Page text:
Regarded with suspicion and sometimes hostility by a state that had mixed feelings about their presence from the start, Greece’s foreign archaeology schools and institutes are now being thanked for a contribution to antiquity research spanning nearly 160 years.
From Heinrich Schliemann’s Mycenaean discoveries to the reconstruction of Knossos by Sir Arthur Evans and the laborious French excavation at Delphi, archaeologists from 17 foreign schools have been instrumental in breaking new ground in the fields of Greek and Roman antiquity on Greek soil.
By way of paying homage, the Greek culture ministry on November 30 gave honourary awards to the directors of the French, German, American and British schools, which have the longest tradition of excavation in the country.
A first-ever exhibit of foreign school finds from around 50 excavation sites across the country is currently on display at the Athens Concert Hall, until January 8.
“This is the first time that we are all here together,” Dominique Mulliez, director of the French School at Athens, said.
“We’re becoming aware of the amount of our work,” he said. Working on what was essentially still virgin territory, the schools turned up one amazing discovery after another in the late 19th century — the marble statue of Hermes by the ancient master Praxiteles, the gold burial mask attributed to king Agamemnon of Mycenae, the bronze charioteer of Delphi. But even though they brought much-needed expertise and equipment to the task, the visitors were often seen as near-colonials by the Greek authorities, who resented the pressure brought to bear by their respective governments.
Past controversies regarding theft allegations at Turkish and Egyptian sites likewise did little to help the early profile of foreign experts.
The French were the first to create a archaeology outpost in Athens in 1846, 17 years after French general Maison had led an expeditionary force to assist the Greek war of independence against the Ottoman Empire.
The German Archaeological School followed suit in 1873, at a time of intense rivalry for European supremacy among the Great Powers of the continent.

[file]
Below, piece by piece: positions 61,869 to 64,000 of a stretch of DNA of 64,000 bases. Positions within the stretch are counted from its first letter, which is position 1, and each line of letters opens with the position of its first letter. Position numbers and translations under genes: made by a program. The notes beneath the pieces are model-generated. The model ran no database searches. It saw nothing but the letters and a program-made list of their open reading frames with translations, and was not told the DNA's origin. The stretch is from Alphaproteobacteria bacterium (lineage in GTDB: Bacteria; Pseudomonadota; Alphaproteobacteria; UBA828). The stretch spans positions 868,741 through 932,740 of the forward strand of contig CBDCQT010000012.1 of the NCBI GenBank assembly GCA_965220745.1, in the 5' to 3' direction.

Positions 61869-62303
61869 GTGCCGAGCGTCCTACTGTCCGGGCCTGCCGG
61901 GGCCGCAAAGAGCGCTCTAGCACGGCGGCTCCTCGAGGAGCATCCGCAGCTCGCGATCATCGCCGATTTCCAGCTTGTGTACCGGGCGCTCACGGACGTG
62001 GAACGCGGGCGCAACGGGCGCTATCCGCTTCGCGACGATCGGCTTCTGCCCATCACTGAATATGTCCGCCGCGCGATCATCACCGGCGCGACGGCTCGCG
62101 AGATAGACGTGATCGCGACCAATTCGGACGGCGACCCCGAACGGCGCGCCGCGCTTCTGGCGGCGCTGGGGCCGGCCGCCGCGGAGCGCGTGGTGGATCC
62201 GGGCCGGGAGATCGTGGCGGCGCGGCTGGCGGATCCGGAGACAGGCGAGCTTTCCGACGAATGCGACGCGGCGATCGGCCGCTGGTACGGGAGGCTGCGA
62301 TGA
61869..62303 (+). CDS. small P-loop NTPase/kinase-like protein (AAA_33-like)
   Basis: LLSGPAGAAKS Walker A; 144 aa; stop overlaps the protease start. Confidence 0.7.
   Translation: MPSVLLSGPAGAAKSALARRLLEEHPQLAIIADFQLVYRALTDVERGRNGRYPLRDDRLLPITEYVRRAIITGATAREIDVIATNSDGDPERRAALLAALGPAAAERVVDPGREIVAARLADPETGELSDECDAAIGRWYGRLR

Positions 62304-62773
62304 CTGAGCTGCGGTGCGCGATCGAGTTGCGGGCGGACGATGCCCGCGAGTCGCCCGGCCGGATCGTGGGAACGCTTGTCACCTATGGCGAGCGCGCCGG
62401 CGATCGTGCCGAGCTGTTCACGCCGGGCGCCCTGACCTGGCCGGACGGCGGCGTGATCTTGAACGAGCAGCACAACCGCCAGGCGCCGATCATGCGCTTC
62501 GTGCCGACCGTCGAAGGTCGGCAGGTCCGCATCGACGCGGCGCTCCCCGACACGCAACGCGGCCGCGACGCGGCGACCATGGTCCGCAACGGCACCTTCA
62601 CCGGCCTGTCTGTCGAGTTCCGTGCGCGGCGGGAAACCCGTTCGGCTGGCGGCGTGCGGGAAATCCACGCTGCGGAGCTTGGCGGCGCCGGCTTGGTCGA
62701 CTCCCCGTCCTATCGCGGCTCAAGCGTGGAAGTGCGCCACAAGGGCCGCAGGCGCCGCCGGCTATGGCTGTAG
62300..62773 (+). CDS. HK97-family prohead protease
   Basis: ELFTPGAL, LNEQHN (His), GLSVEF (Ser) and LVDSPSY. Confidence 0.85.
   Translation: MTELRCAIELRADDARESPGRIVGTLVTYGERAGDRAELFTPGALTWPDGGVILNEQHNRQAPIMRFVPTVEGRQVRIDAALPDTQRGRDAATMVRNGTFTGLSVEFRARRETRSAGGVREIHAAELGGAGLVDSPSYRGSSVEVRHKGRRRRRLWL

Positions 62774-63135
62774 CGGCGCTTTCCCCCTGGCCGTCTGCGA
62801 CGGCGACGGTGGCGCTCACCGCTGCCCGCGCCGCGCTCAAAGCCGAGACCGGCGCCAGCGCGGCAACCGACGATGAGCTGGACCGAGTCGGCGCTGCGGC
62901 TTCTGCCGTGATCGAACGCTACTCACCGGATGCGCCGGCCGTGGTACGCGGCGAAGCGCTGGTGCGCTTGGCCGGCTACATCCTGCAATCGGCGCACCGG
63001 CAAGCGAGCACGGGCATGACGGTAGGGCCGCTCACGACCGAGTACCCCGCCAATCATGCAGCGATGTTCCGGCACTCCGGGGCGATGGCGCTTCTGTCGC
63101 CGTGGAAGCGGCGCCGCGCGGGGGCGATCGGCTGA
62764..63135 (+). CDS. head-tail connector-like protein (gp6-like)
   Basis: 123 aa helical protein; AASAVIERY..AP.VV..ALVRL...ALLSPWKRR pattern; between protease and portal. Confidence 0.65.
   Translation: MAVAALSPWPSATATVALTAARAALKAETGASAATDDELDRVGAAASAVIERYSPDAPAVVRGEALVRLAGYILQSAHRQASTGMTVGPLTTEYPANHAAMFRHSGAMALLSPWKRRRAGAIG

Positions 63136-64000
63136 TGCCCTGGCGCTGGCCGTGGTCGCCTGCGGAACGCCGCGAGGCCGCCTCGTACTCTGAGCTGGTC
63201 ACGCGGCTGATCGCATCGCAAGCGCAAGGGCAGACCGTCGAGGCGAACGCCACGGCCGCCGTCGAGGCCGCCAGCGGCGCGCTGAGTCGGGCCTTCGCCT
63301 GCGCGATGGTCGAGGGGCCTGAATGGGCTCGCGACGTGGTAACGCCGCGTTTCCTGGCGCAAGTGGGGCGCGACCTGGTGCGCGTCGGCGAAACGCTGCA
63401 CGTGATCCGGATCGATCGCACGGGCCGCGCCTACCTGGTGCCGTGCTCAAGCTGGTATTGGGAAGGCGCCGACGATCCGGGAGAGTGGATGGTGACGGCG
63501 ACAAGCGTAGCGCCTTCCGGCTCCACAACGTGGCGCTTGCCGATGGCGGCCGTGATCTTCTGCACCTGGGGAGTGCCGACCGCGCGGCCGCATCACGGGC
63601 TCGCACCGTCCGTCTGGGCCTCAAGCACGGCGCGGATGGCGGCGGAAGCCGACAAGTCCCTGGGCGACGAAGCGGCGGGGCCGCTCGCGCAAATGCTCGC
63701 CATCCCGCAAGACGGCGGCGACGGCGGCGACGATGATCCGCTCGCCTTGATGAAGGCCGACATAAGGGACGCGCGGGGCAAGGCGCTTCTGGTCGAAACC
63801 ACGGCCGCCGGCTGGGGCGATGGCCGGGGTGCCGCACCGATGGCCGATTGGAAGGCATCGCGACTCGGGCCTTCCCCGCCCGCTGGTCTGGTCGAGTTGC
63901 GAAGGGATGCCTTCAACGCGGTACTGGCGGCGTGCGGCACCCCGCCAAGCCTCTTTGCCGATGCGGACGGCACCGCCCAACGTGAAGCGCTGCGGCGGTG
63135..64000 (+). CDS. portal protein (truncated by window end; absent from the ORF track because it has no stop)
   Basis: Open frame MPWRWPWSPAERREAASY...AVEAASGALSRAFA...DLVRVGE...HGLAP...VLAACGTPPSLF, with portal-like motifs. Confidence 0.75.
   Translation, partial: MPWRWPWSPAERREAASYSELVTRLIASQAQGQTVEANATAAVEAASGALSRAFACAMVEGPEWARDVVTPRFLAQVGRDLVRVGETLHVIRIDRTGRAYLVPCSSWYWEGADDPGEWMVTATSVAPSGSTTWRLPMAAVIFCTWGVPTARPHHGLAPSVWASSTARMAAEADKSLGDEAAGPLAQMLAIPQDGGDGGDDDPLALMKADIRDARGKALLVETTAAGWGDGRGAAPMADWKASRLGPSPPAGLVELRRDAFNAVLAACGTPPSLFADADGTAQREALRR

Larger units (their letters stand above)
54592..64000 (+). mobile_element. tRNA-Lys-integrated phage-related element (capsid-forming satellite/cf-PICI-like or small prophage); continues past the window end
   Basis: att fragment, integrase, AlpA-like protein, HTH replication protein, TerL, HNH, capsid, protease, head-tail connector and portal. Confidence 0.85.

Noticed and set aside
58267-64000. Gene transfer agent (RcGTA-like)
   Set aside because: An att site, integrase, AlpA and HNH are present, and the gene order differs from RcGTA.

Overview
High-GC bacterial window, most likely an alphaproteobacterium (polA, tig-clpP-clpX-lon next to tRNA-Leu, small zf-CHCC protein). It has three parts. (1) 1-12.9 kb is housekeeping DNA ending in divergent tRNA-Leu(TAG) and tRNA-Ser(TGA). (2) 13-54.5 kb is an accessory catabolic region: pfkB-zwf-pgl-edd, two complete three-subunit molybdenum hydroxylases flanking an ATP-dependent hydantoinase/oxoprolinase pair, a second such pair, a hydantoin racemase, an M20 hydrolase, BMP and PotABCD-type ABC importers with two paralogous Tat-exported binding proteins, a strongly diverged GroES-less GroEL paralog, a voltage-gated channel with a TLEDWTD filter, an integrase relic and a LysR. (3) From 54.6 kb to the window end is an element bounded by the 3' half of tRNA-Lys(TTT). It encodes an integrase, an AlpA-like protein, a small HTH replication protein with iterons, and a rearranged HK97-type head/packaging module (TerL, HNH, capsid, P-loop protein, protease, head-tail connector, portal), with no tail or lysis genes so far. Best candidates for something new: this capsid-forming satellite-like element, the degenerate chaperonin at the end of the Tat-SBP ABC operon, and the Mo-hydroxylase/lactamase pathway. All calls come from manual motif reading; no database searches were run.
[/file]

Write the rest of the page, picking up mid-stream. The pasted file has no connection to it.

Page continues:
Competition between Paris and Berlin manifested itself almost immediately, with the Germans obtaining permission to excavate Ancient Olympia — birthplace of the Olympic Games — in 1875. Mortified, the French lobbied the Greek government for a concession of equal importance. But it would take them another 17 years to secure rights to Delphi — location of a sacred oracle to the sun-god Apollo and one of the focal sites of Greek antiquity. By this time, other suitors had arrived in the form of the American School of Classical Studies (1881) and the British School at Athens (1885).
The Austrians and Italians would come next, establishing their own institutes in 1898 and 1909 respectively. Today, experts from Australia, Belgium, Denmark, Finland, Georgia, Ireland, the Netherlands, Norway, Sweden and Switzerland are also present. The relationship has not always been smooth, even in recent times.
In October, the culture ministry had a run-in with the Italian school after a Roman-era statue of Hera, senior goddess of the ancient Greek pantheon, fell and broke soon after its discovery at the Minoan city of Gortyn, on the island of Crete. On the other hand, the schools not only help maintain over a dozen key sites across the country, but continue to foster interest in Greece and its antiquity.
In addition, the American School is the custodian of the Gennadios Library, an extensive collection of Greek and Balkan history which includes the private papers of Schliemann, Nobel poet laureates George Seferis and Odysseas Elytis, and celebrated Greek conductor Dimitri Mitropoulos.
... I hope there were representatives from (and acknowledgement of) the Canadian Archaeological Institute at Athens there ...